If you're interested in books inspired by contemporary politics and history in Hungary, then "The Wolf and the Woodsman" by Ava Reid is the book for you.

What inspired "The Wolf and the Woodsman" and what can readers expect from the tale?

"The Wolf and the Woodsman" was as much inspired by contemporary politics as it was by history. Medieval Hungary was a bleak and violent world, filled with zealous cruelty. The character of what would eventually be known as the Hungarian nation was still being shaped, and it required the vicious suppression (and often utter destruction) of anything that didn’t fit the aspirational vision of that nation. Pagan beliefs were totally extinguished, and Jews and other ethnic minorities were brutally subjugated.

The politics of modern-day Hungary are very much informed by this history, though ironically pre-Christian pagan beliefs and cultural touchstones have in fact helped to form the character of the nation. They are even now used as tools of exclusion, reappropriated as Neo-Nazi symbols. I wanted the world I wrote to reflect both the history of Hungary and the contemporary political reality, both of which see ethnic minorities like Jews violently excluded.

So, as for what you can expect: a brutal world, a story about two outcasts trying to carve out their own place in the narrative, grappling with the question of how much they’re willing to sacrifice for a nation that doesn’t love them. It can be a bleak story, but I think it’s ultimately hopeful. It’s also a story about finding community and reclaiming harmful narratives and even writing your own.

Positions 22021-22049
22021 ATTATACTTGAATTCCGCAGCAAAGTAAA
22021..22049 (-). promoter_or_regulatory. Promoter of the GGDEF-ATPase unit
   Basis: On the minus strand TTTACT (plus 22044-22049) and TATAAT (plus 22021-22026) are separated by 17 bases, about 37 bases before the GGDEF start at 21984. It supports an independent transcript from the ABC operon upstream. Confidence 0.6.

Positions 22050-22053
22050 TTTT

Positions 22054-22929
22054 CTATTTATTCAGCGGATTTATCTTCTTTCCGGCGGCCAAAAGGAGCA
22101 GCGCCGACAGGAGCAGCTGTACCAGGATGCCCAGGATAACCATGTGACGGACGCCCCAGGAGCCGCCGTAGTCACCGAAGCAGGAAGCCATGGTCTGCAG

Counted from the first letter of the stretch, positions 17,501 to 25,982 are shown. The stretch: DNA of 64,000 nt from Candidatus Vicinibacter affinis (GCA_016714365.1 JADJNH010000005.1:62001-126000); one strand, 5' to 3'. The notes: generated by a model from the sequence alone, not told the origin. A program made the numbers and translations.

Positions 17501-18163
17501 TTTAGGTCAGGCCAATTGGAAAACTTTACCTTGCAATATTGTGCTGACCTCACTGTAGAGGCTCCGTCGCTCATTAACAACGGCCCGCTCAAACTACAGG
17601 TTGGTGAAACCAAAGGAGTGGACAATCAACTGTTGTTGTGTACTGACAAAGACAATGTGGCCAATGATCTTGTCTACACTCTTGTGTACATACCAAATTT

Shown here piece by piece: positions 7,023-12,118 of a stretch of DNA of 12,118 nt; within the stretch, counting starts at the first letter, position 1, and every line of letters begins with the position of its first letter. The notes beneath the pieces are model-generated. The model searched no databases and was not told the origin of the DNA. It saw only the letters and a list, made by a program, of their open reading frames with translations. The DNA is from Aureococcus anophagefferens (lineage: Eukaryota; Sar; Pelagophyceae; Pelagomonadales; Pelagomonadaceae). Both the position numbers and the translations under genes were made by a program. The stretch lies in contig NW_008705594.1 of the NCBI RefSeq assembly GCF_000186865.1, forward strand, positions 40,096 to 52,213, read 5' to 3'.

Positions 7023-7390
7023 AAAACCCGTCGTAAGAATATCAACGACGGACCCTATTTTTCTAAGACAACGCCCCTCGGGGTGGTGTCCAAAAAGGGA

What were your thoughts when you saw the finished cover and how does it represent the book?

I was blown away when I saw the finished cover. It was all hand-painted by an incredibly talented artist named Russell Cobb – there are absolutely no digital elements to it whatsoever, which I think makes it extremely special. There are so many intricate details (for those who have read the book, there are at least three “Easter eggs” hidden inside the design of the cloak!) and I think it’s moody, evocative, and a little foreboding, which is perfectly reflective of the atmosphere of the book.

It’s a pretty atypical cover for an adult fantasy novel (more Brit Bennett than George R.R. Martin), which I love, and I think also reflects the content of the book – literary and complicated and brimming with symbolism.

The first version of the cover I saw used a green background. I asked my publisher if we could change the background to blue, as blue is a significant color in Judaism. I’m really happy that they agreed, and I’m completely in love with the final product.

What's up next for you in the bookish world?

My second adult book is coming in summer of 2022. It’s a proper retelling of Grimm’s “The Juniper Tree,” more in the tradition of Angela Carter and Catherynne Valente than Arden or Novik. It’s a darker book than The Wolf and the Woodsman, straight horror with strange, claustrophobic, Gothic sensibilities.

I also have my YA debut coming in early 2023. It’s a literary mystery and fantasy romance called "A Study in Drowning" – think A.S. Byatt’s Possession but for YA. Like "The Wolf and the Woodsman," it’s a story about stories: who gets to tell them, and who gets the benefit of being believed when they do. While all my books have strong romantic elements, this is the first one that I consider to be a “true” romance. I’m very excited to share it.


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